How I saw a movie without seeing

The chase in Duel.  Photo courtesy: Universal Television

Remember Jaws? The movie still sends a shiver down my spine. The opening beach sequence is still vivid in my memory. I stepped into Steven Spielberg’s world of movies through this chilling thriller. Close Encounters of the Third Kind and Raiders of the Lost Ark only increased my interest in Spielberg’s craft.
Fear, the fear that gnaws at our bones, was the engine of Spielberg’s early movies. I found it fascinating. So when some friends huddled together one afternoon to discuss movies, my contribution was on Spielberg: how he thrives in portraying the fear of mere mortals, ordinary people struggling to stitch together a life.
“So you haven’t seen Duel,” one of my friends said.
“No, I haven’t heard about it either,” I replied.
“The fear factor you said is brilliantly portrayed in it,” he said, adding that it is a Tom-and-Jerry game without the comical interludes played out on a highway.
Sreekumar was a compulsive story-teller. He doesn’t need an invitation to launch into one of his narrations on books or movies. Duel obviously delighted him. And he was quick to figure out that there was an audience.
For the next hour, Sreekumar turned Spielberg, narrating how a road rage turned into a breathless battle for life. Sreekumar’s narrative skills are admirable. Mimicking the truck’s ear-splitting horn and harping on the details of the sequences at Chuck’s Café, he fleshed out the scenes with his words and actions.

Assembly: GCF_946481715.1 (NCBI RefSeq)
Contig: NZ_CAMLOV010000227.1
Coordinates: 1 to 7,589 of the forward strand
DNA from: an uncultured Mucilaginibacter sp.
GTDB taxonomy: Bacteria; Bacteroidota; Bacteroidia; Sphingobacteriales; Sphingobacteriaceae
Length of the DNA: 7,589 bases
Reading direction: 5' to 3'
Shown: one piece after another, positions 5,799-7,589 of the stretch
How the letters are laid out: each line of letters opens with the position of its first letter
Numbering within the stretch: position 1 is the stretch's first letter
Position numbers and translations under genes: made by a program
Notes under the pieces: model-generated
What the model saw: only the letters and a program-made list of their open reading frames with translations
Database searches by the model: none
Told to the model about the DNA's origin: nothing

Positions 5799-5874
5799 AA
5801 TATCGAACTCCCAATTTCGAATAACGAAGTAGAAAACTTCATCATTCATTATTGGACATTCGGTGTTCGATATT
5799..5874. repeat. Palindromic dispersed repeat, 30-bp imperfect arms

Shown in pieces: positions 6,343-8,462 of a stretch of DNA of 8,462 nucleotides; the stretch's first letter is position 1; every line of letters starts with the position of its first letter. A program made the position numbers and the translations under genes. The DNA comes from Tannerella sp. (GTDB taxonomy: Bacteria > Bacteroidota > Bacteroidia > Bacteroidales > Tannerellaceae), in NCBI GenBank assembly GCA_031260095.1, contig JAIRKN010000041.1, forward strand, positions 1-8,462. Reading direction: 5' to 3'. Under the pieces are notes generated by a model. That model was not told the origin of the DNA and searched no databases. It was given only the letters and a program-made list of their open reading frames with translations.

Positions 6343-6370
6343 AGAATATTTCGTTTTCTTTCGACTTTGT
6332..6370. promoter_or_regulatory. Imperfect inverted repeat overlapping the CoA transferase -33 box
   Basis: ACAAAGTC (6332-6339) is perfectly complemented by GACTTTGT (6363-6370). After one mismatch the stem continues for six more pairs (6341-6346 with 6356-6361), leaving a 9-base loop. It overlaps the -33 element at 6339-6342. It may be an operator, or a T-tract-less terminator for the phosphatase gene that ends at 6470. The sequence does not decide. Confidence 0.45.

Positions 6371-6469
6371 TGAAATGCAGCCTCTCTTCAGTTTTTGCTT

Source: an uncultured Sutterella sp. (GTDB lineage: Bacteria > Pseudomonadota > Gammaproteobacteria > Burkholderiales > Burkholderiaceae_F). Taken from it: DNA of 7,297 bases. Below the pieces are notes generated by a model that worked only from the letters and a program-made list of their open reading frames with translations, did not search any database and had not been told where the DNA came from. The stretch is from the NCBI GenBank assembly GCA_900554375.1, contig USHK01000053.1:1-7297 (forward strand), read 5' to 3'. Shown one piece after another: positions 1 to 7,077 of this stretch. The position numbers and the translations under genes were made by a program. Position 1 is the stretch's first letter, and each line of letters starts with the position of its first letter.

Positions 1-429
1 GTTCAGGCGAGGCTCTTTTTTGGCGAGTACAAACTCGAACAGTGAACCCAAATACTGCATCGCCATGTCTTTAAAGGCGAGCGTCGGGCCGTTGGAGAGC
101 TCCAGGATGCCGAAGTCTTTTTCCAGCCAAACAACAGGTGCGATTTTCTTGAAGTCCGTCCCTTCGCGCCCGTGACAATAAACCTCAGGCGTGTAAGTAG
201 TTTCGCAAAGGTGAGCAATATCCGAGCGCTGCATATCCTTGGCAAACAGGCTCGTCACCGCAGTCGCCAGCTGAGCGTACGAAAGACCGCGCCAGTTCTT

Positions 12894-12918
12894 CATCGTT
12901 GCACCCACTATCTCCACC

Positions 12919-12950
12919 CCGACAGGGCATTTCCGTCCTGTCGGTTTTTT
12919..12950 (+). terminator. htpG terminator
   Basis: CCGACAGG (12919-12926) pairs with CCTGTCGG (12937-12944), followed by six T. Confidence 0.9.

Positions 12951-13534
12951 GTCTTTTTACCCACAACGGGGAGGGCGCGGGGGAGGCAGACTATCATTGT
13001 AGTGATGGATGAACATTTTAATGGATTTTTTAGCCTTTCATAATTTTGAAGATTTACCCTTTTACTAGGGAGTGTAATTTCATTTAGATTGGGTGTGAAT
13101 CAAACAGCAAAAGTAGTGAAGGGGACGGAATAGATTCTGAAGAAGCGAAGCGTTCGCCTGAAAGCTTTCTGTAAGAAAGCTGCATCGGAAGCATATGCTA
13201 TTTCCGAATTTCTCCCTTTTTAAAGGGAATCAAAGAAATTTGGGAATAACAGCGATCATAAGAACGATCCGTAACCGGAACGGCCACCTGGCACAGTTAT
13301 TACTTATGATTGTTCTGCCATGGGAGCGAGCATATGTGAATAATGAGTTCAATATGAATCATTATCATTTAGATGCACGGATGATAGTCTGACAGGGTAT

Rapt in attention, we followed every word that tripped off Sreekumar’s lips. His hands would come up when describing the speeding truck looming behind the Plymouth and his body swerved when the vehicles came around the curves at great speed. He brought to life a cat-and-mouse chase gone wrong.
And the finale. It was so beautifully described that when he stopped, there was silence.
“Beautiful,” one of us said.
It sure was. So good that I badly wanted to see it. But I never could, for years. The images from Sreekumar’s narration remained etched in my memory. Almost as if I had seen the movie.

*  *  *

More than 30 years later I watched Duel. I was dumbstruck at the clarity of Sreekumar’s description. I knew what was coming, how the scenes will turn out. But there was more to young Spielberg’s precocious skills. The frames, the juxtaposition of the truck and the car, the subjective shots, the use of spaces in the frames, and the pace were breathtaking.
It was not just a movie about terror on the highway. It is a commentary about lives of ordinary people.
I realised that in his attempt to focus on the businessman car driver’s inability to spot the trucker, Sreekumar left out some crucial elements — parts that threw light on the driver’s frailties.
The truck was, in fact, a trailer. Visually and metaphorically it made a huge difference. The car driver’s telephone conversation with his wife was never narrated, and that held hints on some of his traits. More crucially the fight at the café, it was not emphasised enough to show the car driver’s physical weakness. And his botched school bus rescue was completely missed. They mattered in the end.

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